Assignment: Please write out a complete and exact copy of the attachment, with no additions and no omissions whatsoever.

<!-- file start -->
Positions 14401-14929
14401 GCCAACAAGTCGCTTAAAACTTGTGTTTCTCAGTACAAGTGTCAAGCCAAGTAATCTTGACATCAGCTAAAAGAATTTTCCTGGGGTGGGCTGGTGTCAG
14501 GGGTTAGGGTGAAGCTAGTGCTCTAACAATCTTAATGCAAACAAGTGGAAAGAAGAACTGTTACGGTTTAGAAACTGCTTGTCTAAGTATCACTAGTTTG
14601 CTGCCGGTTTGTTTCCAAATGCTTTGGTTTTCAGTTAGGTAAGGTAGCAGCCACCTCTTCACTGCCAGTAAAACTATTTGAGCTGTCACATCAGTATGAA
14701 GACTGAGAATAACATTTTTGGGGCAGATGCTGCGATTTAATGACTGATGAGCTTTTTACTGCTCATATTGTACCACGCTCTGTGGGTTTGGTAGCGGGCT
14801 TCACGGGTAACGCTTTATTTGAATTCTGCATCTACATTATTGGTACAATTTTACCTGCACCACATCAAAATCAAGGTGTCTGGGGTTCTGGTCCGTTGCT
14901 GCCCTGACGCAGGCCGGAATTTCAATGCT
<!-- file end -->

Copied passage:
Positions 14401-14929
14401 GCCAACAAGTCGCTTAAAACTTGTGTTTCTCAGTACAAGTGTCAAGCCAAGTAATCTTGACATCAGCTAAAAGAATTTTCCTGGGGTGGGCTGGTGTCAG
14501 GGGTTAGGGTGAAGCTAGTGCTCTAACAATCTTAATGCAAACAAGTGGAAAGAAGAACTGTTACGGTTTAGAAACTGCTTGTCTAAGTATCACTAGTTTG
14601 CTGCCGGTTTGTTTCCAAATGCTTTGGTTTTCAGTTAGGTAAGGTAGCAGCCACCTCTTCACTGCCAGTAAAACTATTTGAGCTGTCACATCAGTATGAA
14701 GACTGAGAATAACATTTTTGGGGCAGATGCTGCGATTTAATGACTGATGAGCTTTTTACTGCTCATATTGTACCACGCTCTGTGGGTTTGGTAGCGGGCT
14801 TCACGGGTAACGCTTTATTTGAATTCTGCATCTACATTATTGGTACAATTTTACCTGCACCACATCAAAATCAAGGTGTCTGGGGTTCTGGTCCGTTGCT
14901 GCCCTGACGCAGGCCGGAATTTCAATGCT